Preventing Mass Casualties

Preventing Mass Casualties

Omani and U.S. Troops Train to Defend Against Chemical, Biological and Radiological Weapons Threats

UNIPATH STAFF  |  photos by Sultan’s armed forces

At 11 a.m., residents of the area bordering Oman’s Muscat Industrial District heard a loud explosion. In minutes, emergency sirens filled the air, signaling a heavy deployment of the Sultan’s Armed Forces (SAF) and Public Authority of Civil Defense and Ambulance (PACDA). Armored vehicles, police cars and crime scene tape cordoned off bystanders from the scene of the explosion.

The drill concluded a chemical, biological and radiological weapons prevention exercise organized in Oman by U.S. Central Command (CENTCOM). U.S. experts and their SAF counterparts held the 14-day exercise in March 2020 at Oman’s Weapons of Mass Destruction Prevention Center, overseen by Col. Juma bin Masoud al-Hanai, director of prevention of WMD, and Lt. Col. Hamed bin Ibrahim Al-Bouromi, WMD 1st staff officer. Lt. Col. Mohammed bin Said Al-Khowar, WMD 1st staff officer, also attended the event with a large contingent of SAF officers and noncommissioned officers from the Army, Air Force and Navy. 

Subject-matter-expert exchange activities began with reviews of Joint Sultan’s Armed Forces Standard Operating Procedures developed in October 2019, which covered the best methods for clearing contaminated areas, transporting affected patients, avoiding widespread contamination, and protecting first responders from the dangers of these types of weapons. Modern techniques for the detection of chemical and biological weapons were also reviewed. The Americans offered techniques on how to coordinate the work of different institutions to complete the mission.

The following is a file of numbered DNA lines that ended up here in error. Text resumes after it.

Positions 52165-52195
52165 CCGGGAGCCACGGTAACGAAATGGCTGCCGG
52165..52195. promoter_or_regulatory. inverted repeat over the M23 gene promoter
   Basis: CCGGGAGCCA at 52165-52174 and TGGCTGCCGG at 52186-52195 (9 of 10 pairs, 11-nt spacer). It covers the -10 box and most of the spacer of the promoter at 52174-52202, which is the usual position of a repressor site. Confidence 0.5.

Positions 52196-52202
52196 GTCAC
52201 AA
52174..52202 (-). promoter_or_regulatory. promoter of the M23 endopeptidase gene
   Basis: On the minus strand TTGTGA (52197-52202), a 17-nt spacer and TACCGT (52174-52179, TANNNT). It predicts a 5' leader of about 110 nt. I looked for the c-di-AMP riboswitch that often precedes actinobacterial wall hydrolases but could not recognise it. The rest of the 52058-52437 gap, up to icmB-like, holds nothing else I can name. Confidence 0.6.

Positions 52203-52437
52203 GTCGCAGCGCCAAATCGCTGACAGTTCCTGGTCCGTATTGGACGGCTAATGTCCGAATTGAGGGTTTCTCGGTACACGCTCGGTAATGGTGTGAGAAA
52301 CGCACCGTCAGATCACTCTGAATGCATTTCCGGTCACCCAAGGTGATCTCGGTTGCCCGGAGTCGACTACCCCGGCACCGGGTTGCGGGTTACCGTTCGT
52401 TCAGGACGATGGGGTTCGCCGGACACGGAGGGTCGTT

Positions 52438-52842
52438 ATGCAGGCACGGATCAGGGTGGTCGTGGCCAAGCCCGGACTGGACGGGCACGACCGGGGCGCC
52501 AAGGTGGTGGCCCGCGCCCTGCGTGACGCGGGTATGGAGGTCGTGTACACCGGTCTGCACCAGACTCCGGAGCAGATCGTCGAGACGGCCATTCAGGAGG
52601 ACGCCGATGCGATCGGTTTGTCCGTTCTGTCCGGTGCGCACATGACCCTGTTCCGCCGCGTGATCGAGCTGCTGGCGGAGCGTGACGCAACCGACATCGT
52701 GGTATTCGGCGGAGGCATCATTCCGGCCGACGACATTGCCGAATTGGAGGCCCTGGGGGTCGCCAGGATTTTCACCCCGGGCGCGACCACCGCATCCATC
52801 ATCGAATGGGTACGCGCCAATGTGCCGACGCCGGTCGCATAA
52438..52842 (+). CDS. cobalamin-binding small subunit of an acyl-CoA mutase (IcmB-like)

Simulated casualties are treated at a field hospital.

Additionally, a medical team specializing in combat casualty care went over how to treat cases in the field and expedite their transfer to hospitals as soon as bleeding is stopped and the patient is stabilized. Field medicine experts also illustrated the need to maintain stocks of medical equipment and avoid exhausting supplies.

Notably, the Americans participated with the full breadth of their countering-WMD enterprise, just as they have in previous years. CENTCOM’s CWMD Division brought in the Defense Threat Reduction Agency, the Joint Program Executive Office for Chemical, Biological, Radiological and Nuclear (CBRN) Defense, and operational leaders from the Air Force, Marine Corps and Navy component commands.

SAF specialists skillfully explained standard procedures  to prevent toxic gas leaks and contamination caused by defects at petrochemical plants and pesticide repositories or by chemical or biological weapons attacks. Experts explained how to respond based on the nature of the incident and how a command and control headquarters, a decontamination center and field hospital could be set up to deal with injuries. The Americans greatly appreciated these discussions. It was clear that Oman CBRN leaders and specialists remain proficient, and the partnership, first established in 2016, continues to grow and evolve.